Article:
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VW racing

Broadcast date : 16th April 2006

Volkswagen’s Motorsport division is now known as Volkswagen Racing, but that’s something of a misnomer.

For the past few years the accent at VW Racing has been very much on rallying, and in fact VW is the current championship-winning team in our national rally championship.

Since the late 1990s, Volkswagen Racing has also supplied racing Polos for the VW Engen Cup one-make series, and this is one of the most entertaining classes of all on the circuit racing scene.

The Polo racers use modified two-litre engines not dissimilar to the GTi engines, except that they are naturally aspirated.

The GTi is of course turbocharged and will compete against the Mini Cooper S brigade in the production car series.

The Golf has been the mainstay competition car for Volkswagen both on and off the road. 

VW Racing builds special streetcars for the likes of the police force and for enthusiasts who want special road-going Golfs and Polos. It also builds complete race and rally cars for privateers wanting to enter the sport.

As far as top level rallying is concerned Jannie Habig and Douglas Judd are the 2005 champions in a Golf, while team-mates Enzo Kuun and Guy Hodgson are currently the pace setters in 2006.

Nevertheless Motorsport Manager Andre van der Watt is well aware that the privateer customers are vital to Volkswagen’s public image.

It makes good sense for privateer rallyists and racers to buy their cars on order from Volkswagen Racing. The key to cost cutting is that VW Racing has access to raw body components before they reach the assembly line.

For the rallying programme, VW Racing’s engine division prepares engines with up to 200 kilowatts of output, capable of revving all day at 9000 rpm.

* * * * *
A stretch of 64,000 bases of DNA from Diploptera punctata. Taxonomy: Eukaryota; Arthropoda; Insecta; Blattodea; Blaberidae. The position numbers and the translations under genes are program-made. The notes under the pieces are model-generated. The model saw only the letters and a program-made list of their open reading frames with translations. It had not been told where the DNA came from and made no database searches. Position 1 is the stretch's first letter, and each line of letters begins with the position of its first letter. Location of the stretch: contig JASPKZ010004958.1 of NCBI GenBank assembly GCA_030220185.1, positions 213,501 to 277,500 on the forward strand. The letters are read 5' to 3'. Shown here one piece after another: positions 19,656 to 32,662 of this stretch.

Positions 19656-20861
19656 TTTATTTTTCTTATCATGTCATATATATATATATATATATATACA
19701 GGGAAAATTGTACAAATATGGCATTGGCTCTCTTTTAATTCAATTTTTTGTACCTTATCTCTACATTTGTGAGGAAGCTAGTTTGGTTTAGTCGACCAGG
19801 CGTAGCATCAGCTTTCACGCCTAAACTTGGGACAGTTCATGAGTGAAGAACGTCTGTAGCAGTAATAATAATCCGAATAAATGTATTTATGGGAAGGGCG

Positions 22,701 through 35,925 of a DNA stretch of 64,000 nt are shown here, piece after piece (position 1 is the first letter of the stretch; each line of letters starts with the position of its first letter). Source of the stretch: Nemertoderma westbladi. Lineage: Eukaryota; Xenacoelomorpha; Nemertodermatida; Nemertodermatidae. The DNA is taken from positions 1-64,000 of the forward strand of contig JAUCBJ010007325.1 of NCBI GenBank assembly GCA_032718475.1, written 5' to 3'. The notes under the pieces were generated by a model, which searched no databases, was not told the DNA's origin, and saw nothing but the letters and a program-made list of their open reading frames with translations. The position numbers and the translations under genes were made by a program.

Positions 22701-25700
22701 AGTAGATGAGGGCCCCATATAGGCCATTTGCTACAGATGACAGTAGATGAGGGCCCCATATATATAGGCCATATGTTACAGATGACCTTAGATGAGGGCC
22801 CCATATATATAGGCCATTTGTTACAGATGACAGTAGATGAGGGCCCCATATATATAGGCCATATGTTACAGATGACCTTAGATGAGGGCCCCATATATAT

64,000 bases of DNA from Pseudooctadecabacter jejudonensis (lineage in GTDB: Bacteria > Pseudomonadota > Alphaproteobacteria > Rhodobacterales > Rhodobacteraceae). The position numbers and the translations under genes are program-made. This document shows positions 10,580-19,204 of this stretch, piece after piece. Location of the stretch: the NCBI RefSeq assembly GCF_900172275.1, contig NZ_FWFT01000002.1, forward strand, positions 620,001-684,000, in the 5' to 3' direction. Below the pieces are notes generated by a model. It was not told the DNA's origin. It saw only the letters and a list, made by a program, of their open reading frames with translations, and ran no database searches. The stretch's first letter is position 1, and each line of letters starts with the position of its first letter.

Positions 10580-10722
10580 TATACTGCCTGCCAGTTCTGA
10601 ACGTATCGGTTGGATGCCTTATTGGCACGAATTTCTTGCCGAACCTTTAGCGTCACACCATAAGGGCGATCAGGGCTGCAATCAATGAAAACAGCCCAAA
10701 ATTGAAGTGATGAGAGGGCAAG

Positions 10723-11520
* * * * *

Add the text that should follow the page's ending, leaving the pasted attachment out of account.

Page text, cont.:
And no branch of motorsport punishes a car more than rallying, because of the speeds reached on gravel.

Since 1982, when Volkswagen South Africa began campaigning the famous Audi Quattros for Sarel van der Merwe and Geoff Mortimer, the company has been at the forefront of South African rallying.

Along with Toyota, Volkswagen has been a major contender for overall rallying championships for over two decades, and the Golf has increasingly played a starring role in that situation.

In rallying’s top classes the machinery is so specialized that it’s practically impossible for a privateer to compete successfully, but VW Racing also prepares Polos and Golfs for competition in the lower classes.

While Jannie Habig has won a number of championships for VW, last year Enzo Kuun came within an ace of winning his first championship for VW and many pundits feel he is the favourite for 2006 honours.

Few outsiders realize the level of craftsmanship and commitment from dozens of team members that goes into a rally-winning vehicle. And how each component is purpose-built for the car, from conception through to completion.

The Golf Gti has become THE icon in the hot-hatch class, with VW struggling to supply enough for customers. This sequence shows Clint putting a standard Gti through its paces at Midvaal Raceway near Vereeniging.

Ironically, Clint will compete in a Mini Cooper S against the racing Gti's which, according to Johan Smit, should be competitive out the box.

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